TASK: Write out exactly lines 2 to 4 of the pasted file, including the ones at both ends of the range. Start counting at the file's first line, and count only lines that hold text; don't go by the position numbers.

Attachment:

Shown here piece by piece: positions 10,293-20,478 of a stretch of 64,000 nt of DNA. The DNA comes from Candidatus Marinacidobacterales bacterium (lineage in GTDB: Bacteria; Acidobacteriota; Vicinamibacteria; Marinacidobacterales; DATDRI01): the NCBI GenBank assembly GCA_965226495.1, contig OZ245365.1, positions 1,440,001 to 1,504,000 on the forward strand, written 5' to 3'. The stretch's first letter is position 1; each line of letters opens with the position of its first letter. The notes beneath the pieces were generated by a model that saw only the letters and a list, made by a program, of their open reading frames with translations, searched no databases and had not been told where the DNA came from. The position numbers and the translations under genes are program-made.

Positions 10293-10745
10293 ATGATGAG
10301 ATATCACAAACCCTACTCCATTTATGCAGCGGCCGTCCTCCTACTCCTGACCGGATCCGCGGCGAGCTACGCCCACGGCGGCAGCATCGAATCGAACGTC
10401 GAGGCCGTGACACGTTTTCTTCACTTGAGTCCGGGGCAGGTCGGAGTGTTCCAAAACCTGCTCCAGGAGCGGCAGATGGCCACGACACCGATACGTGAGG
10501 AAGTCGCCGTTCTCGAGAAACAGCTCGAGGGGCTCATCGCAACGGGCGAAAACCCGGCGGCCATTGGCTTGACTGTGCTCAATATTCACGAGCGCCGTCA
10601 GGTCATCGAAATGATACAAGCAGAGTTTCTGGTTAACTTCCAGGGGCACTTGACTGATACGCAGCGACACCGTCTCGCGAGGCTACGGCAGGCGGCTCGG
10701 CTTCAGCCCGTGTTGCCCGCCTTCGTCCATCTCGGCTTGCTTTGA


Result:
Positions 10293-10745
10293 ATGATGAG
10301 ATATCACAAACCCTACTCCATTTATGCAGCGGCCGTCCTCCTACTCCTGACCGGATCCGCGGCGAGCTACGCCCACGGCGGCAGCATCGAATCGAACGTC